From Publishers Weekly
"That is what I want to tell you. That, here, now, with what follows, is what I need you to know." Readers tantalized by those sentences may come away from this debut suspenser by a columnist for the Milwaukee Journal Sentinel feeling somewhat let down. In Droughton, Minn., lawyer Sandy Cross, "a woman of uncommon gifts" and uncommon family wealth marries, beneath her station, newspaper reporter Will Dunby. When Sandy fails to return home one March night, Will discovers that her car has gone over a cliff outside of town. "It looks like a suicide attempt," says the local police chief. Was it, or was it something more sinister? While Sandy is kept alive on a respirator, a multitude of Droughton folk act out the surrounding drama. There's Dr. Moylan, whose affair with Sandy leads to his death, and Haley, a law colleague of Sandy's and ex-paramour of Will's who has an 11th-hour secret up her sleeve. And what about Billi Stroud, a 20-something female cop who's busted for a police department infraction and who may have something to do with the town "bad boy," who's gone missing? Unfortunately, Nichols's writing, despite a fair amount of dialogue, is for the most part almost reportorial in style, making it difficult for the reader to care about these characters or connect with the plot's twists and turns. He's more successful with the humanistic elements found in scenes concerning Stone Soup, a women's shelter for which Sandy provided legal counsel, as well as in the ongoing discussions between Will and Sandy's mother about euthanasia, which demonstrate a nice ear for human foibles. There's just not enough of a payoff, however, to justify this story's many disparate elements too much plotting for too little effect.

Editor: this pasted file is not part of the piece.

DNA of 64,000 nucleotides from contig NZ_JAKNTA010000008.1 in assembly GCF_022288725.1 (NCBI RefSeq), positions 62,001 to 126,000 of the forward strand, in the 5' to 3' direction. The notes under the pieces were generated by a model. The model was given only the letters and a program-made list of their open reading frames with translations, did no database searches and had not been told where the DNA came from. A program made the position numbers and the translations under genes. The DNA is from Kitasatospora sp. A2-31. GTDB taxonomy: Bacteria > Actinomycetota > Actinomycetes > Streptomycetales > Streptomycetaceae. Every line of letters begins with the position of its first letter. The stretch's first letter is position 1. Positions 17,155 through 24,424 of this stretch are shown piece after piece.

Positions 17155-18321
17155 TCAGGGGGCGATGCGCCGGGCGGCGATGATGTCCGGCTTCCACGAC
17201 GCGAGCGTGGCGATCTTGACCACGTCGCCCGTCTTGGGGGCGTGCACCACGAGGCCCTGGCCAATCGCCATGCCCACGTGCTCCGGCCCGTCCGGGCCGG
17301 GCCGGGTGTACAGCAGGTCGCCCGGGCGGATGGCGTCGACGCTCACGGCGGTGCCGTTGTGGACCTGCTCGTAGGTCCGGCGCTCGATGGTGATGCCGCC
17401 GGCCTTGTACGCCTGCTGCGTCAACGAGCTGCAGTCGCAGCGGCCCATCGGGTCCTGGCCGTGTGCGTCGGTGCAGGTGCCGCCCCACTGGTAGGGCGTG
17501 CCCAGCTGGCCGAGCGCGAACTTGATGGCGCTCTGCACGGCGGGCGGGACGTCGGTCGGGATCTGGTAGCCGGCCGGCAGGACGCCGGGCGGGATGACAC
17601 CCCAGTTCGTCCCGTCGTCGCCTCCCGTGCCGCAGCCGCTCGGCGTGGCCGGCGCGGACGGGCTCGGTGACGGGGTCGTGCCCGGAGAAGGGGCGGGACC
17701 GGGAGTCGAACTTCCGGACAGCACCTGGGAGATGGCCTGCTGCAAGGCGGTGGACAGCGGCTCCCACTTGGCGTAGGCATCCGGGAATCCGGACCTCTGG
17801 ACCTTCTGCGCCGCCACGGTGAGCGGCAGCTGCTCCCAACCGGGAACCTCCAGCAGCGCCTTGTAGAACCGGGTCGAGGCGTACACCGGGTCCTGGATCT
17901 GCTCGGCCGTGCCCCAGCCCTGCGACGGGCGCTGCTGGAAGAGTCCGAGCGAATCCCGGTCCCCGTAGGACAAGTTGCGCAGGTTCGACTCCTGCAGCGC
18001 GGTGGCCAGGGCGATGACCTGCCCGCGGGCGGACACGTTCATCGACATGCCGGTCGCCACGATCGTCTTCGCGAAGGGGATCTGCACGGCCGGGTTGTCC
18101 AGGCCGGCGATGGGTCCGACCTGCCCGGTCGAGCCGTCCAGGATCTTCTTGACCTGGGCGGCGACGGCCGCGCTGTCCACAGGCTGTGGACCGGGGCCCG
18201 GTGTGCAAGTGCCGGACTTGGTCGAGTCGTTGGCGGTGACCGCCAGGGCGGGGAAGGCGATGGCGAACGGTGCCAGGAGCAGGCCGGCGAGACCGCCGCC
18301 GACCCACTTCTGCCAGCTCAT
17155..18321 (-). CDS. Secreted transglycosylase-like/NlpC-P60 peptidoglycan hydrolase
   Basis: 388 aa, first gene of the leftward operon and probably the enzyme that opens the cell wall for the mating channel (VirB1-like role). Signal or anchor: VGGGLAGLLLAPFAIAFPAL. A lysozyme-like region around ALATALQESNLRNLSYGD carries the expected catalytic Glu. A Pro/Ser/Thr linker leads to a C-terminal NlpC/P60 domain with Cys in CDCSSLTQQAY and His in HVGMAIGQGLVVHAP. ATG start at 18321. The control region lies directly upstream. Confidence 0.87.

Copyright 2002 Cahners Business Information, Inc.
When newspaper reporter Will Dunby comes home one evening, he's surprised to find that his lawyer wife, Sandy, isn't there. A few hours tick by, and Will calls his old pal Deiter, a cop in their small Minnesota town, who doesn't have good news. Sandy's car careened off a bridge and caught fire; fortunately, Sandy was thrown from the vehicle prior to impact and was found, alive but seriously injured, in the snowy banks of the river. Having detected no skid marks or other telling signs, Deiter suspects that Sandy attempted suicide. Will is astonished. Sure, as a couple they had their problems--namely Will's detachment and Sandy's brief affair--but nothing that would lead to suicide. As Sandy lies in a coma, Will uses his reporter's skills to uncover the full story as suspicion mounts about his involvement, especially after Sandy's ex-lover is found dead. With a likable hero surrounded by believable characters and compelling courtroom scenes, Nichols delivers an accomplished first novel. Mary Frances WilkensCopyright © American Library Association. All rights reserved